Jack the Giant Slayer
: The fire sale on fairy-tale adaptations greenlit in the wake of Alice in Wonderland
, and shelved in the wake of the realization that a billion dollars' worth of people going to see a Tim Burton movie does not in fact indicate a bottomless appetite for big-budget fairy tales, continues: after Hansel and Gretel: Witch Hunters
comes Bryan Singer's Jack and the Beanstalk riff that was, like Hansel
, originally scheduled for a 2012 bow. Jack the Giant Slayer
now occupies a release-date no man's land; Disney's return to Oz
took the early-March Alice
slot next weekend, and Warner Brothers has inexplicably decided to live with beating Disney to theaters by exactly one week, presumably assuming that because their movie technically grabbed the first weekend of March, it will emerge victorious. Or maybe they're just trying to spitefully wing Disney's movie on their way down.
In any event, Bryan Singer's first movie in four-and-a-half years (a career-biggest gap) and last movie before he returns to directing X-Men movies (Days of Future Past drops summer 2014!) feels, sight unseen, like something of a palate cleanser. Singer certainly knows from eschewing flash: his last movie, Valkyrie, is a straight-ahead and effective WWII thriller, sort of the unimaginative counterpoint to Tarantino's feverish, brilliant Inglourious Basterds, and the best thing about his X-Men forays has been their sense of character and understated humor. This makes a big, broad-looking adventure movie look like a significant change-up—from Singer's filmography, anyway, if not the general mode of these lavish all-ages fairy tale spectaculars. But Ewan McGregor was a charming swashbuckler in the Star Wars prequels, Nicholas Hoult was engaging as Beast in X-Men: First Class, and who knows? Maybe Singer's movie will be fun. I wouldn't blame families for going out to see; the only movie with any little-kid appeal released in 2013 has been the WeinsteinToonz (this is my made-up name for low-budget Weinstein Company-released computer animation) production Escape from Planet Earth. And hey, none of these fairy-tale movies have outright flopped: Hansel and Gretel is going to wind up with $55 million or so domestic and well over $150 million worldwide, striking distance of the non-smash Mirror Mirror but also pretty respectable for a movie with far less kid accessibility and far more rumors of disaster.
21 and Over
: Because Project X
wasn't enough of it a knockoff of The Hangover
, which is essentially just a glossier knockoff of Harold and Kumar Go to White Castle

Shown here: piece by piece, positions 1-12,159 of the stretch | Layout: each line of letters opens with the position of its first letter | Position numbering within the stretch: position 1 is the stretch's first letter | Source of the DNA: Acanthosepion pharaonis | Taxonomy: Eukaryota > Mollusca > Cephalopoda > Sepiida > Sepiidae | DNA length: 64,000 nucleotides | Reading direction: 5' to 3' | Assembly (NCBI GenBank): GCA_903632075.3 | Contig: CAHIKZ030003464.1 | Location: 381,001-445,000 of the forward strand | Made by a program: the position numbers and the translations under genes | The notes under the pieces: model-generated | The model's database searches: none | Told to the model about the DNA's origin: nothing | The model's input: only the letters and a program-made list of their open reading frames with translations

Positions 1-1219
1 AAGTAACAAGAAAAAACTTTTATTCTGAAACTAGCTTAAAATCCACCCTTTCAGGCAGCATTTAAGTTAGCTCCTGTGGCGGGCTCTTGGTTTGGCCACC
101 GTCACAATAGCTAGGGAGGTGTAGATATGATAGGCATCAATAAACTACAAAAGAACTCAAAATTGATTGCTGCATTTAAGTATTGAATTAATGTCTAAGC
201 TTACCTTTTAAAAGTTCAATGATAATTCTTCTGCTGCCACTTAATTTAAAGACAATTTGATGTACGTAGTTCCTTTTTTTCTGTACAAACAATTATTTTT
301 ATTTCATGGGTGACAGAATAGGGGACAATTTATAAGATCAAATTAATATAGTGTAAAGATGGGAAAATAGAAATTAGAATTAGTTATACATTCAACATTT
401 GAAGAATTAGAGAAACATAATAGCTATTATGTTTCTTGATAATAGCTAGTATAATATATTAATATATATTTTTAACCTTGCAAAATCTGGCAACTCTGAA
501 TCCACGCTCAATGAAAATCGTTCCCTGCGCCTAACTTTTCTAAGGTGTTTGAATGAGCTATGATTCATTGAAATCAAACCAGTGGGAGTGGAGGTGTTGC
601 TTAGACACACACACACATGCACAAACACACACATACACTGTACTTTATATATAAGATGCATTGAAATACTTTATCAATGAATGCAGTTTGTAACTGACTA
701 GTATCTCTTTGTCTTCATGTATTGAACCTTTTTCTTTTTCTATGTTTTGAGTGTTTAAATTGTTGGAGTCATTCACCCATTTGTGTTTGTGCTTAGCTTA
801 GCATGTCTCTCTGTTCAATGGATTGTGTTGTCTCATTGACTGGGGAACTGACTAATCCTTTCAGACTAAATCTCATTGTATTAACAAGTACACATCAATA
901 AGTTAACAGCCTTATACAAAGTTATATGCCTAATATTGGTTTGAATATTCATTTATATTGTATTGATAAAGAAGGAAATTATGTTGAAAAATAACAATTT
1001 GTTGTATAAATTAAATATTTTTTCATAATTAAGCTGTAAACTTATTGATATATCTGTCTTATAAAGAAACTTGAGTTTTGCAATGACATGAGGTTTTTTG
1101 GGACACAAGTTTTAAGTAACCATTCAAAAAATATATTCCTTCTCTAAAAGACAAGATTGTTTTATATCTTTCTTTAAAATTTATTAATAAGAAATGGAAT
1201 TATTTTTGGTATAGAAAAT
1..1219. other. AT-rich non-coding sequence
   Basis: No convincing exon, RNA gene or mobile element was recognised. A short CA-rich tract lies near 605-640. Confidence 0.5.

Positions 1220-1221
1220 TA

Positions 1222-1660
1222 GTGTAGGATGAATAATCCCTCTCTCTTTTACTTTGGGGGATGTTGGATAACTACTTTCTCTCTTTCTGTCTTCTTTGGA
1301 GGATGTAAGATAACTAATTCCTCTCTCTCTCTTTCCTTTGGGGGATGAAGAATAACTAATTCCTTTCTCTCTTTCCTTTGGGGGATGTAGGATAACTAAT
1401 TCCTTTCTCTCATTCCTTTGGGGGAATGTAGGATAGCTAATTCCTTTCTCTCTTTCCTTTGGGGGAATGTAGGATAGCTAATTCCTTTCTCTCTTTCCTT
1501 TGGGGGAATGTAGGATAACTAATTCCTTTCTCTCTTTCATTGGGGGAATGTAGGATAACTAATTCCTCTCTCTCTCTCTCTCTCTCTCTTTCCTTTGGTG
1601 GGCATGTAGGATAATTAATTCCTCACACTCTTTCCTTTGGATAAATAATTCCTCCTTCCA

and Dude, Where's My Car?
, which are only a few years off from the teenage demo portrayed in the likes of Project X
and 21 and Over
, here's another raunchy comedy about a crazy night where all this shit you just would not believe goes down. I can't wait to find out which of the characters is the one who says outrageous stuff about how bad he wants to fuck and maybe some racist stuff that's all in good fun like that hilarious scene where they say "faggot" in The Hangover
—which of course satirizes that kind of behavior; it certainly doesn't endorse it or make it look fun in any way. I expect similar levels of anarchic satire in 21 and Over
; if I didn't, it would be because I'm easily offended and can't take a joke, right?
The Last Exorcism Part II
: So: The Last Exorcism
is a not-bad little horror movie, notable primarily for an excellent lead performance by Patrick Fabian as a fake preacher who encounters a possibly-real demonic possession and for a pretty good (though ultimately somewhat boilerplate and reductive) use of the found-footage technique. Naturally, The Last Exorcism Part II
jettisons Fabian (whose fate isn't definite, but he did participate in one of those stock and-then-something-comes-at-the-camera-and-it-all-goes-black found-footage endings) and the found-footage angle, so it can go about its business as, presumably, yet another possession/exorcism movie with bendy bodies and screaming and stuff. But it'll all be worth it when its target audience boos whenever it decides to cut to black!
: My main question having watched Phantom
, beyond the obvious confusion over how Ed Harris and even David Duchovny and William Fichtner agreed to appear in such a murky, low-budget, unengaging submarine thriller, is how exactly this stealth indie is sneaking its way onto 2,000 screens this weekend via some non-studio called RCR? At least that's what Box Office Mojo, via their fallible but still invaluable release schedule, claims: a release on par with Dark Skies
or The Last Exorcism Part II
as a movie I had literally never heard of until two weeks ago. The movie is a dud, the kind of nonstarter that you might expect to find sailing direct to DVD, but with a fake veneer of classiness that comes from employing Harris (who does, along with every other actor, his finest normal American accent playing a Cold War-era Russian). I like to imagine it's listed for 2,000 screens because someone at RCR emailed Box Office Mojo to tell them this figure—assuming that this was also how you book screens, just email Box Office Mojo and let them know how many you want.